At SmartyGirlLeadership, our editors bring expert guides from a diversity of perspectives about health in particular. Caution: Because of the explicit sexual nature of this educational health report, we are labeling this sex ed article Not Safe for Work (NSFW).
Earlier this month, our reporters were invited to Oakland California’s first Queer Fashion Week.
Gender performance, gender-bending and the queer community are not are areas of expertise. So what do we do? Just as our editors usually do, we call in a SmartyGirl or SmartyFella subject matter expert for our educational report. The season’s theme of self-care continues. Today’s topic? Sexual wellness.
Many of our readership share overlapping beliefs about human sexual rights such as the right not to be exposed to sexual content and the right to refuse sexual contact. However, there is little public information about accommodations, health insurance coverage and hands on assistance for sex in practice with a disability. What to do with this knowledge gap about sex, intimacy, touch and human connection? This Monday, we invited SmartyGirl Rachel Dwight, M.Ed., a Sexologist and owner of the first body-inclusive sex store – Validity (age 18+), to answer questions our readers and viewers have about sexuality and disability. Rachel Dwight loves her body. She makes no apology. She describes herself as fat, disabled and queer.
Rachel Dwight’s stance is that human connection through sex is a basic need. She relates this to how prisoners who are put in solitary confinement show extreme emotional and physical distress when they are kept from other humans, “Humans are social creatures. We need human connection to both survive and thrive.”
She answers our readers’ first question: what is the stigma about disability and sex?
SmartyGirl Rachel explains that the stigma by society about disabled individuals and an active sex life are as follows: “othering”, squeamishness and pity.
Lesser known fact? Because of disability barriers to an active sex life might require equipment as a sexual accommodation.
Health insurance, currently, does not typically cover sexual aids or sexual counseling as a medical necessity. Some disabled individuals have difficulty with mobility because they are in a wheelchair, missing limbs, and/or have lost motor function over time. Modified sexual aids accommodate those who need assistance with grip with devices such as a strapless strap-on. Vice News, known for its controversial documentaries, also reports on sex devices and sex assistance in its Hand Angels report.
Rachel describes marginalizing disabled individuals and their sex needs as “othering” when a fully abled body individual does not show empathy, assuming someone disabled could not have the sexual wants that he/she also has. Rachel continues by giving an illustration of squeamishness that readers are likely to relate to: the idea that one’s parents have an active sex life.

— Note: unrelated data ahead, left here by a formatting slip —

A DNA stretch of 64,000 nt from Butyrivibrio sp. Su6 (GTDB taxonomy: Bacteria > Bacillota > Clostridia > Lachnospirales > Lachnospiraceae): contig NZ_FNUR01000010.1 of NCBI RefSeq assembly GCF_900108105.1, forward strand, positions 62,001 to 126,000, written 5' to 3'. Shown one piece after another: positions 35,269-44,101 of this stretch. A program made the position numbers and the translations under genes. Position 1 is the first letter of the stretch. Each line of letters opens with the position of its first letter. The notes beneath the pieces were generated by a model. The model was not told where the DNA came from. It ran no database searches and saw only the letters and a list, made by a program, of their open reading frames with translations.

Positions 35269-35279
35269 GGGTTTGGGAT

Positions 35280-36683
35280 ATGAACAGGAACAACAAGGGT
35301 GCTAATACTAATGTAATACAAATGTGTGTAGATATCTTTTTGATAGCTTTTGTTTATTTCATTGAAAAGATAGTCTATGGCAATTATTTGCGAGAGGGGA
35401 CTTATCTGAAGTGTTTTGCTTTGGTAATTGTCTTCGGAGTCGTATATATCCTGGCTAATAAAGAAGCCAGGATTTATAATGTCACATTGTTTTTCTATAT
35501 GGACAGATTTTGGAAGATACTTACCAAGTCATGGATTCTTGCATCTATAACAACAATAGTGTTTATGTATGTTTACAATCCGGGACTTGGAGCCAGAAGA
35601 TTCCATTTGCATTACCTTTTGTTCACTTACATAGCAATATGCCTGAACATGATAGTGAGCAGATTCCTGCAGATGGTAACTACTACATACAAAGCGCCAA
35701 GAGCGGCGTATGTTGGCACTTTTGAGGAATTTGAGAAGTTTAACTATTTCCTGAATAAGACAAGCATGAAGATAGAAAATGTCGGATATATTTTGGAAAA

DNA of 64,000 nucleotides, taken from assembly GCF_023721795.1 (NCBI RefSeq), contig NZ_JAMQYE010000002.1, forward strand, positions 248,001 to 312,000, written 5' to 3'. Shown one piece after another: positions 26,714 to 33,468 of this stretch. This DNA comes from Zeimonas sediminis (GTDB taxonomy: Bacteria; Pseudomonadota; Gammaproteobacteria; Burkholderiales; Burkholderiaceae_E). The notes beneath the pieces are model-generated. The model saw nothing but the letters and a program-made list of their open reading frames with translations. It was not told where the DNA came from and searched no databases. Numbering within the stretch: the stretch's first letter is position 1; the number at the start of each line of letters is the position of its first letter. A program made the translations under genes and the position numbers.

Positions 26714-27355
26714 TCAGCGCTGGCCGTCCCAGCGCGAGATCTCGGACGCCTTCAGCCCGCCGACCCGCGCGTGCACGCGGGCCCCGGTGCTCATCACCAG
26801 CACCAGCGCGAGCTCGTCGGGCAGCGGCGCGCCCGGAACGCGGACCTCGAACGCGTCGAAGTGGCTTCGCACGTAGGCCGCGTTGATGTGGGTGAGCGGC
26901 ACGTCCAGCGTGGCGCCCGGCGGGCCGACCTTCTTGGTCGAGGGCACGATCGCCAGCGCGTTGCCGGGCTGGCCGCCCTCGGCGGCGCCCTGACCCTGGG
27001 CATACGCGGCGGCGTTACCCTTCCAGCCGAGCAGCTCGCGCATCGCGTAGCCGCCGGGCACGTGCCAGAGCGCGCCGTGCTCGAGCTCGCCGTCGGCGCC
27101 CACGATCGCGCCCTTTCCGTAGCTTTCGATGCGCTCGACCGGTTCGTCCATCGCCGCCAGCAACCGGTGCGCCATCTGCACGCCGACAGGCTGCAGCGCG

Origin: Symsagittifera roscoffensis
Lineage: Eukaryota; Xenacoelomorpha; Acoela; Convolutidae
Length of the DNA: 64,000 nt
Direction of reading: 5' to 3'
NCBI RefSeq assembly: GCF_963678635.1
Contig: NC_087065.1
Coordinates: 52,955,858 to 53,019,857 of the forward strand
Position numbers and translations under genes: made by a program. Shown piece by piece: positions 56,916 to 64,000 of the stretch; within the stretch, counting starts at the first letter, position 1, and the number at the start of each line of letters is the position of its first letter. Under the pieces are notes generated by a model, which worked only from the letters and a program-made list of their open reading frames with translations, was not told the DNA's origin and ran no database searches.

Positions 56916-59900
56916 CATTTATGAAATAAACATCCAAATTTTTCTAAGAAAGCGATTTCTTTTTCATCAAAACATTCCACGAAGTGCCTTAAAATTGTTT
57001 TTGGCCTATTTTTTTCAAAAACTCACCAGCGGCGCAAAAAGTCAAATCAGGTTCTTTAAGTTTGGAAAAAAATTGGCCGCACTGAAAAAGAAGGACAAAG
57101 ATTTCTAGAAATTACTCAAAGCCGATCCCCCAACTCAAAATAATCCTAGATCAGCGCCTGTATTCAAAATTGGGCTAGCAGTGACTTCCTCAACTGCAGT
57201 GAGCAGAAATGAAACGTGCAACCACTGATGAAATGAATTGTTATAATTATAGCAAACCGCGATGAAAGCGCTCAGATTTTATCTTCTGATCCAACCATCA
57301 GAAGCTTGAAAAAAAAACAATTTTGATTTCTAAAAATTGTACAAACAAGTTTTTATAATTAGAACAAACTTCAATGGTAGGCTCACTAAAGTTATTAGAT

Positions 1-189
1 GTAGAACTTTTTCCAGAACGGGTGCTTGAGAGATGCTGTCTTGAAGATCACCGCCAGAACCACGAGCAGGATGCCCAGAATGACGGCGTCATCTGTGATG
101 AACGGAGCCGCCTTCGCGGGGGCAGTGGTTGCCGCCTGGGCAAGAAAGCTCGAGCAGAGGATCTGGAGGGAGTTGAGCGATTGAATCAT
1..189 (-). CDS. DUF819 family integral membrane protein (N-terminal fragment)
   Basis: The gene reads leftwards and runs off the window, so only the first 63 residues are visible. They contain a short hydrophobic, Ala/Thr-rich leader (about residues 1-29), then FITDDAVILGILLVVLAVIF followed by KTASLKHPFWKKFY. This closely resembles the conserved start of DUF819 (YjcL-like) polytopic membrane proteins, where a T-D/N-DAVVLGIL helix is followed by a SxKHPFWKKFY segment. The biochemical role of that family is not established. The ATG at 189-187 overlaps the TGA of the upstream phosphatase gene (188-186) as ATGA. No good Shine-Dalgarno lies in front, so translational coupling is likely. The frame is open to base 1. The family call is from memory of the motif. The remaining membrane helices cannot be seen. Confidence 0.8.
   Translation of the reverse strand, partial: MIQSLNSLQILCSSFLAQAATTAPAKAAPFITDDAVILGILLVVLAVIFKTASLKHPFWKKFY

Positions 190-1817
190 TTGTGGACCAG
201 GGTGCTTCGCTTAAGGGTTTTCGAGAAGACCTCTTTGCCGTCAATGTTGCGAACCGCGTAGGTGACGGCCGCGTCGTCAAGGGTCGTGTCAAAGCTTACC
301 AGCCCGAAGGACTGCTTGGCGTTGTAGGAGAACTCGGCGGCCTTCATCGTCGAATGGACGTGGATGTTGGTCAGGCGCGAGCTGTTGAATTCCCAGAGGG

Yes, Mother’s Day is Sunday, May 10th!
Rachel knows that lots of people have an issue acknowledging that their parents are/were sexually active. She finds this to be rather problematic, “This idea that someone who isn’t the the category of ‘I might have sex with this person’ is relegated automatically to ‘That person has sex!? Ew, Gross!’ is a huge problem. All people have a right to sexual pleasure and if we don’t actively acknowledge that right, then it serves to push those with non-‘mainstream’ bodies – like those that are disabled, fat, trans and aging – further from having that respect.”
The same squeamishness might apply as a cultural attitude to those who do not fit the traditional parameters of attractiveness. SmartyGirl Rachel gives personal analogies when working with her clients and when presenting to groups at advocacy events. For instance, she loves herself and her body size while others may regard her with pity. Rachel chooses to express herself and states, “I don’t edit myself just so others can be comfortable.” However, she describes that the struggle with self-acceptance is daily. Instead of an adversity that is overcome once and the battle is over, her internal critic emerges time and again. This is normal to work at positive self thoughts. As if it wasn’t hard enough with attitudes of oppression from the external?
How is Rachel Dwight these days? She reports that she is happy. Rachel says that she loves her life and she is fine with the struggle. Is her life much better on this side of the learning to self-love gauntlet? SmartyGirl Rachel says yep.
Her writing can also be found as a guest post on The Militant Baker. She looks forward to attending more in-person events such as the past Queer Fashion Week mixer and hosting private sex ed & gear parties to promote her message of self-acceptance for a variety of people, including an active sex life of different body types.
Rachel Dwight is a lover of music, animals and radical self-love. If you like her store’s Facebook page, Validity Initiative, from there you can sign-up for the newsletter to keep up with all the amazing things she is doing in the realm of sex and body positivity.